This is a phrase (“on [purely] objective grounds”) I use rather frequently in the notes and articles posted here. The purpose of the phrase is to indicate when a saying, narrative, or other tradition recorded in Scripture may be considered as authentic on the grounds of critical scholarship, without resort to any doctrine regarding the inspiration or historical reliability of Scripture. Similarly, it is used to judge the greater likelihood of various (critical) theories related to the development of tradition and how the Scriptures (the Gospel narratives, especially) came to be composed. For more traditional-conservative commentators, and for many devout believers in general, the accuracy and authenticity of the Scriptures is self-evident—is assumed or taken for granted—and requires no (objective) critical analysis to confirm the matter. However, even for those who hold, or tend toward, the traditional-conservative position, the observations and insights of critical scholarship can be most beneficial: it is foolhardy (in the worst sense) to ignore or disparage them, and, I should say, unworthy of the believer who wishes to be a serious student of the Scriptures.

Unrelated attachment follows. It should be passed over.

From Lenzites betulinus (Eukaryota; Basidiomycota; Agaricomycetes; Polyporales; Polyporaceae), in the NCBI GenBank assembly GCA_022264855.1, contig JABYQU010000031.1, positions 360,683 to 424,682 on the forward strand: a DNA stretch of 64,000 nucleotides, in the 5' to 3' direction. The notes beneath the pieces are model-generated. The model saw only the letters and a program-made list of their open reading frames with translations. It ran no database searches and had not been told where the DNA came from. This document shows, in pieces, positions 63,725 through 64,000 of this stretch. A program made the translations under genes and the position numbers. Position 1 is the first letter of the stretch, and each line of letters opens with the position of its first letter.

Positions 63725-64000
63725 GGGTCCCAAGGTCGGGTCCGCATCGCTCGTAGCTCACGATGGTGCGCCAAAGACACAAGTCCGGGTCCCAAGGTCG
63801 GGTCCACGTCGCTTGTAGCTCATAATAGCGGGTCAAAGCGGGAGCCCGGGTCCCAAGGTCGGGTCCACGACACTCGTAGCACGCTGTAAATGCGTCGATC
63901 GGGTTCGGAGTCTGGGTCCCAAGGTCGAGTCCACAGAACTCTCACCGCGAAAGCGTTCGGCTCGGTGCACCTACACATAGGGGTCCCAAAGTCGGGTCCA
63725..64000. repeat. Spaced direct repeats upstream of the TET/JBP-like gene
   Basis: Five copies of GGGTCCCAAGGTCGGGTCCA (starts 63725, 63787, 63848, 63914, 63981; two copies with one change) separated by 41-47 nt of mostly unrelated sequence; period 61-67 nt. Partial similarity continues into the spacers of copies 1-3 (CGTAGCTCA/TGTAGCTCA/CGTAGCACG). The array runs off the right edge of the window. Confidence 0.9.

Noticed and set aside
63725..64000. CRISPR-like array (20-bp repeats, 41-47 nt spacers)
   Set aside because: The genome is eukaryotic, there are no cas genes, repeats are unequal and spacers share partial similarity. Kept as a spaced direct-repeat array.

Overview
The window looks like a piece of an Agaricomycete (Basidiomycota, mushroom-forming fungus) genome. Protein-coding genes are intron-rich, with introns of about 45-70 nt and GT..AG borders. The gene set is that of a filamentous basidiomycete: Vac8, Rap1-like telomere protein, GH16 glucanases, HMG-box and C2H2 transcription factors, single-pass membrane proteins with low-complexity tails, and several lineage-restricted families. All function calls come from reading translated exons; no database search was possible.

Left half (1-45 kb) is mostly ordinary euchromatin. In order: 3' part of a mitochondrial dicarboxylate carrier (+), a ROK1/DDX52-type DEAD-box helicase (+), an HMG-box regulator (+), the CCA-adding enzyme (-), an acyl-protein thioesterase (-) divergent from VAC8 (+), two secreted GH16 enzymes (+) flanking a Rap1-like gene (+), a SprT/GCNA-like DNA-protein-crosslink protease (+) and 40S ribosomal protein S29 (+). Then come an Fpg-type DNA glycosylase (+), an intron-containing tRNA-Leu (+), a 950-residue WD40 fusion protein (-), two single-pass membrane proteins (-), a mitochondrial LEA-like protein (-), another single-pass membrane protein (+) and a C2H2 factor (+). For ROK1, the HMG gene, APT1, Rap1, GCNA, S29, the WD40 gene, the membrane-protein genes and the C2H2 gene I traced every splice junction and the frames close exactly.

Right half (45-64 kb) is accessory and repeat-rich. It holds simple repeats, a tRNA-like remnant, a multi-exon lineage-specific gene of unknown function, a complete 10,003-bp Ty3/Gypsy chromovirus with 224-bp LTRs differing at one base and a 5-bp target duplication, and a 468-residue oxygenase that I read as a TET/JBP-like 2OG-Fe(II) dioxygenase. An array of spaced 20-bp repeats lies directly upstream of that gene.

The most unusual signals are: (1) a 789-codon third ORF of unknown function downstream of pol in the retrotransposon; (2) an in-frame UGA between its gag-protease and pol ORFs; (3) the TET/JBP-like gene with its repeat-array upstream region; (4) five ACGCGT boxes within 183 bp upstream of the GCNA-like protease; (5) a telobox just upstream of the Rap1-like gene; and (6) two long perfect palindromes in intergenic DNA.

The qualifying term “objective” implies verifiable evidence, both internal and external to Scripture, which can be analyzed, agreed upon, and accepted, by all commentators—believer and non-believer alike—apart from what one personally believes or thinks about the Scripture. This is contrasted with (or, one may say, complemented by) interpretation on “subjective” grounds—that is, the personal (whether unique or shared by a wider community) opinion or belief of the commentator. Examples of “objective” evidence include: word usage, the development and particular meaning of a word or phrase, historical parallels to a word or passage, similarities of usage in other writings, signs of historical/literary development in a narrative, and so forth. Complete objectivity may or may not be possible for a scholar or commentator, but it remains a noble goal, and one which ought to be pursued in faith and humility.